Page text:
Q: You took the new tour to Edinburgh Fringe Festival where you’ve become a regular fixture...

Twenty-two years there, it’s nothing like Arthur Smith who arrived there in 1962 or something.

Every time I go to do Edinburgh or I go on tour I just go ‘oh my God I hope it’s going to be okay’. Then I realise it’s always okay. People come back because it’s always a good show. I know how to do it now.

I’d do Edinburgh all the time because it’s one venue for four weeks. I don’t have to move my stuff around, I stay in the flat, get a bike, cycle all over the place, I love that. I play football, golf, watch loads of other shows. That’s the way you have to approach that festival.

If you don’t enjoy Edinburgh you’re sitting in your flat, looking out the window, worrying about your show every night; which is what a lot of acts do. You’ve got to embrace Edinburgh and then let it do the work for you; then it’s just a great festival.

Touring, I don’t get to see any other acts or anything else’ there’s just me and my poor tour manager who I torment. Last year I found all the different running tracks around each city, I had great fun. The show’s quite energetic, a lot of people getting up, doing stunts with me and then all the improv, all this thinking on me feet stuff.

Q: The Man With Three Brains is a look at how your mind works during a gig, scanning the audience for improv moments, collating material and stunts and pushing yourself to the limit...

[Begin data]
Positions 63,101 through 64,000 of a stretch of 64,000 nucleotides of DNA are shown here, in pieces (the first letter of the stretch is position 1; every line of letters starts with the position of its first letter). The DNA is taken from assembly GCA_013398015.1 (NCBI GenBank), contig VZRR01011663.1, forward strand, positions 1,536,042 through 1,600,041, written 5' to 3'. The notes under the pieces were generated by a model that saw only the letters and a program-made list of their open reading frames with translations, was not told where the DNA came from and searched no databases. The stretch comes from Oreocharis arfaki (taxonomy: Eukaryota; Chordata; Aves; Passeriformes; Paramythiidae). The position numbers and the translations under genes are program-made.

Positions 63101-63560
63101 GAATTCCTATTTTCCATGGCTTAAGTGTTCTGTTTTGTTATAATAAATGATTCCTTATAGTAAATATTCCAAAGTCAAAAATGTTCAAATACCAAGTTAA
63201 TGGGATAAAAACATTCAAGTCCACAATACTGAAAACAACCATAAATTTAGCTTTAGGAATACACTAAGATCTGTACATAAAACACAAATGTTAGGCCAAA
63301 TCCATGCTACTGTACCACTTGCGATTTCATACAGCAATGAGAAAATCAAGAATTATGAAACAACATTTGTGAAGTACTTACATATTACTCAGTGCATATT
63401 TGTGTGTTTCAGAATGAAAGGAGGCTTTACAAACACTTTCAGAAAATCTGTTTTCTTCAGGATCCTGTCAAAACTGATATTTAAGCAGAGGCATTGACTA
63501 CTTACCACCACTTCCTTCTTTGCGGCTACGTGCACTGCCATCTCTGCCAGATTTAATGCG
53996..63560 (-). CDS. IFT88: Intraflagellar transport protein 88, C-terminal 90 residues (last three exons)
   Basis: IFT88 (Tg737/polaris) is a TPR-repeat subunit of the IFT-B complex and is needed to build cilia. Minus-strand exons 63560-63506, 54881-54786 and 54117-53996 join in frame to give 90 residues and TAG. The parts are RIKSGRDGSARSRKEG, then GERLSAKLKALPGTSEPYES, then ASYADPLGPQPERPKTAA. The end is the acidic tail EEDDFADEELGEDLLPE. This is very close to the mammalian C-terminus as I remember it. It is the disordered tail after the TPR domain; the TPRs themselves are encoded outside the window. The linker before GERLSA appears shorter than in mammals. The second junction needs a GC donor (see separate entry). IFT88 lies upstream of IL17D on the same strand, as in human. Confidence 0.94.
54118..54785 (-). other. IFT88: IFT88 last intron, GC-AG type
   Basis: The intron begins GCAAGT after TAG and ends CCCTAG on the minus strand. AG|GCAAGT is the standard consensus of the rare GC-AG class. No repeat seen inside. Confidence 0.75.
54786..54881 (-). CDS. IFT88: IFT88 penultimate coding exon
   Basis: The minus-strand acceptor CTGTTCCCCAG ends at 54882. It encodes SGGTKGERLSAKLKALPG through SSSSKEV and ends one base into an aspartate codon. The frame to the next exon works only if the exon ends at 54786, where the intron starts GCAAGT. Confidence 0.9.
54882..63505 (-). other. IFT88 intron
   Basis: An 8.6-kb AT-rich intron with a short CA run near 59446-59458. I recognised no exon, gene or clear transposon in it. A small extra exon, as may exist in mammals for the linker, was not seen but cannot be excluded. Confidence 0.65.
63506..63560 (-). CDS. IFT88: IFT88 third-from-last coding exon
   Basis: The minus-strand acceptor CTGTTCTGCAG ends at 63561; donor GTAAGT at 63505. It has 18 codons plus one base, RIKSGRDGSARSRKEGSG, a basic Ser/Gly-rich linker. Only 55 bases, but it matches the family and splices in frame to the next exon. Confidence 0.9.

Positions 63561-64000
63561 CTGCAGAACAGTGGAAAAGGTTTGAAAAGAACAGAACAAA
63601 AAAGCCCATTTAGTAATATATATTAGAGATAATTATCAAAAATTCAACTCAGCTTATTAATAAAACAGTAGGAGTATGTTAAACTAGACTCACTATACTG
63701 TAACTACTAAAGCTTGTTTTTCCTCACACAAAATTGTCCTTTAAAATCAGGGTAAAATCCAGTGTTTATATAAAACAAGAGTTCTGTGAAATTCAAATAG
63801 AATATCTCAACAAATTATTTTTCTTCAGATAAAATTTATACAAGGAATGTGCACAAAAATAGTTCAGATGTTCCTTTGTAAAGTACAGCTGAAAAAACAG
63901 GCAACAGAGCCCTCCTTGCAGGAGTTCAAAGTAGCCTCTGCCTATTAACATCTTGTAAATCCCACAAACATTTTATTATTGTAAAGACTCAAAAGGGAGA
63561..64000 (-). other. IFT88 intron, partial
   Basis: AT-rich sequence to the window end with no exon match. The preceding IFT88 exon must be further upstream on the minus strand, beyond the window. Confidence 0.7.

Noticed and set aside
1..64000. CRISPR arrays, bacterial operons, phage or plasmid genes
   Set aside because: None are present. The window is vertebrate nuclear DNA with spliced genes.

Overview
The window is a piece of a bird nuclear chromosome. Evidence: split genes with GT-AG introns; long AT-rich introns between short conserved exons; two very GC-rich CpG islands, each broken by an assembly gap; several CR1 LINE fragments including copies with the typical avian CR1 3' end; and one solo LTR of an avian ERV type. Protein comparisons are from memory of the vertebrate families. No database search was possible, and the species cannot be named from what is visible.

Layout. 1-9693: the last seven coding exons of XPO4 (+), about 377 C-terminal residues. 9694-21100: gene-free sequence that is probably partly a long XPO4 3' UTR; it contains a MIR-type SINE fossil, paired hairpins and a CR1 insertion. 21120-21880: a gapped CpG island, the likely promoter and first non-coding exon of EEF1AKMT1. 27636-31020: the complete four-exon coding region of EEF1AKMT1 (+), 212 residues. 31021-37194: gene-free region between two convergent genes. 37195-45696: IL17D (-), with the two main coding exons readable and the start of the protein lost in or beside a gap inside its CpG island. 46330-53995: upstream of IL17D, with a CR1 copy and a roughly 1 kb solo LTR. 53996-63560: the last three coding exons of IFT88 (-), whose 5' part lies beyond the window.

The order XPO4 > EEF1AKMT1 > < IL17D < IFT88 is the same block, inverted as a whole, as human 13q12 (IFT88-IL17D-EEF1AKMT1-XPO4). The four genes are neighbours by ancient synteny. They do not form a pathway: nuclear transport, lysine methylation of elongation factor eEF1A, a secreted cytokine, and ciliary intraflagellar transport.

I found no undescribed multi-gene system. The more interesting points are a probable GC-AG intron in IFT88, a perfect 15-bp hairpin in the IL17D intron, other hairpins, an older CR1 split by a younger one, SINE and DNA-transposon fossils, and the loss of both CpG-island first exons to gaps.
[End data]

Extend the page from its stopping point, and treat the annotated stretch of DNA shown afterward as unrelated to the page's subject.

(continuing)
I think it’s a cry for help basically (laughs) because people don’t understand, it’s probably the man with 78million different concerts on the go at the same time... it’s a very very busy head to be inside all the time. On stage I could probably power a small city. If I had to do a table created against me off-stage and me on-stage there’s no way I’d beat the guy on stage, not a chance.

I don’t know what is happening inside that head, but it’s able to open all sorts of doors and go down all sorts of corridors. It’s also being brave and taking a chance with a subject, taking a chance of getting people up onstage and ‘who the hell am I talking to?’ so I’m constantly dealing with complete mayhem. When this Third World War starts I’m going to be a lot of use to people, I’m pretty good at multi-tasking.

Doing a gig for Kim Jong-un would be great.. Imagine him, ‘get me the button, this guy’s saying stuff’. Funnily enough I have a button in my show which sets off Irish dancing music for about seven seconds. I’ve had such fun with that.